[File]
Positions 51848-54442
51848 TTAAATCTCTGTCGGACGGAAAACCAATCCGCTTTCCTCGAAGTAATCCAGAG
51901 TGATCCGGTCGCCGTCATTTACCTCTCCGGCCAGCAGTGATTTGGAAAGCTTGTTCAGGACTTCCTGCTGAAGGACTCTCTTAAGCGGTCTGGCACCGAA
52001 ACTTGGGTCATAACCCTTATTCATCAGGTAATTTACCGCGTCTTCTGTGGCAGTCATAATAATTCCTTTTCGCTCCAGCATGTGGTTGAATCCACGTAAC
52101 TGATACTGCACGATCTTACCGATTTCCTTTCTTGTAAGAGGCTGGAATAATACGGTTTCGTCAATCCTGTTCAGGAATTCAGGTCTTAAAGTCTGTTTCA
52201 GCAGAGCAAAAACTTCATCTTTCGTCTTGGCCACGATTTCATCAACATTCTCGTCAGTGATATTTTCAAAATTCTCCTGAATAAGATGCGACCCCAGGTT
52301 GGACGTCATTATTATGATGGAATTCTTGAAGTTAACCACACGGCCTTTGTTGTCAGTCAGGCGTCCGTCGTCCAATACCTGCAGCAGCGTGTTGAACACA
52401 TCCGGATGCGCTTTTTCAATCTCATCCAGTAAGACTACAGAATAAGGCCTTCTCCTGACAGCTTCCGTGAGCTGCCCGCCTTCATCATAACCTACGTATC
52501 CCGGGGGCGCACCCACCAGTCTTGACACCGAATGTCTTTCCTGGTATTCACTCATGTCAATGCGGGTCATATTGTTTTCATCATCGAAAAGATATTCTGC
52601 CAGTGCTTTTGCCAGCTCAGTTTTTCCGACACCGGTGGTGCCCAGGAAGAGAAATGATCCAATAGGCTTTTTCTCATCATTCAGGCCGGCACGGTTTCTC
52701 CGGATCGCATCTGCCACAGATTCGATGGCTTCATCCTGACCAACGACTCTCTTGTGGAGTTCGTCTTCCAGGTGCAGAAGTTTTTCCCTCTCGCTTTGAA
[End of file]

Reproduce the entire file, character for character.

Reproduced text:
Positions 51848-54442
51848 TTAAATCTCTGTCGGACGGAAAACCAATCCGCTTTCCTCGAAGTAATCCAGAG
51901 TGATCCGGTCGCCGTCATTTACCTCTCCGGCCAGCAGTGATTTGGAAAGCTTGTTCAGGACTTCCTGCTGAAGGACTCTCTTAAGCGGTCTGGCACCGAA
52001 ACTTGGGTCATAACCCTTATTCATCAGGTAATTTACCGCGTCTTCTGTGGCAGTCATAATAATTCCTTTTCGCTCCAGCATGTGGTTGAATCCACGTAAC
52101 TGATACTGCACGATCTTACCGATTTCCTTTCTTGTAAGAGGCTGGAATAATACGGTTTCGTCAATCCTGTTCAGGAATTCAGGTCTTAAAGTCTGTTTCA
52201 GCAGAGCAAAAACTTCATCTTTCGTCTTGGCCACGATTTCATCAACATTCTCGTCAGTGATATTTTCAAAATTCTCCTGAATAAGATGCGACCCCAGGTT
52301 GGACGTCATTATTATGATGGAATTCTTGAAGTTAACCACACGGCCTTTGTTGTCAGTCAGGCGTCCGTCGTCCAATACCTGCAGCAGCGTGTTGAACACA
52401 TCCGGATGCGCTTTTTCAATCTCATCCAGTAAGACTACAGAATAAGGCCTTCTCCTGACAGCTTCCGTGAGCTGCCCGCCTTCATCATAACCTACGTATC
52501 CCGGGGGCGCACCCACCAGTCTTGACACCGAATGTCTTTCCTGGTATTCACTCATGTCAATGCGGGTCATATTGTTTTCATCATCGAAAAGATATTCTGC
52601 CAGTGCTTTTGCCAGCTCAGTTTTTCCGACACCGGTGGTGCCCAGGAAGAGAAATGATCCAATAGGCTTTTTCTCATCATTCAGGCCGGCACGGTTTCTC
52701 CGGATCGCATCTGCCACAGATTCGATGGCTTCATCCTGACCAACGACTCTCTTGTGGAGTTCGTCTTCCAGGTGCAGAAGTTTTTCCCTCTCGCTTTGAA